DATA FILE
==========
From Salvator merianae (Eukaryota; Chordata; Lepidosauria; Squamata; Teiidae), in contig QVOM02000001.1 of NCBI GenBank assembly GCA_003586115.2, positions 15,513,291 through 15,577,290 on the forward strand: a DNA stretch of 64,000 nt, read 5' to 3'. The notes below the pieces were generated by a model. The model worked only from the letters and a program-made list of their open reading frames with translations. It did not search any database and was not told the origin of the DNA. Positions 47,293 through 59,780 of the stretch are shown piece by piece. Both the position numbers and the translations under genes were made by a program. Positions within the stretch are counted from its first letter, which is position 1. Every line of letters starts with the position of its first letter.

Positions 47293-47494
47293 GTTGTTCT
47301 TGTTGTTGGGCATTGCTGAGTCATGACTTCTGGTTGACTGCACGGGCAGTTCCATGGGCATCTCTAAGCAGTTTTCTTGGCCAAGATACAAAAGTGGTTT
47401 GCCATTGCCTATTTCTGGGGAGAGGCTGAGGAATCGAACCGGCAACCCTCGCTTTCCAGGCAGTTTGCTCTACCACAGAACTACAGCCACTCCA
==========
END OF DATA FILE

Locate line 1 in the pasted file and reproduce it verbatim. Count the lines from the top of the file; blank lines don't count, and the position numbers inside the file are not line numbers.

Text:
From Salvator merianae (Eukaryota; Chordata; Lepidosauria; Squamata; Teiidae), in contig QVOM02000001.1 of NCBI GenBank assembly GCA_003586115.2, positions 15,513,291 through 15,577,290 on the forward strand: a DNA stretch of 64,000 nt, read 5' to 3'. The notes below the pieces were generated by a model. The model worked only from the letters and a program-made list of their open reading frames with translations. It did not search any database and was not told the origin of the DNA. Positions 47,293 through 59,780 of the stretch are shown piece by piece. Both the position numbers and the translations under genes were made by a program. Positions within the stretch are counted from its first letter, which is position 1. Every line of letters starts with the position of its first letter.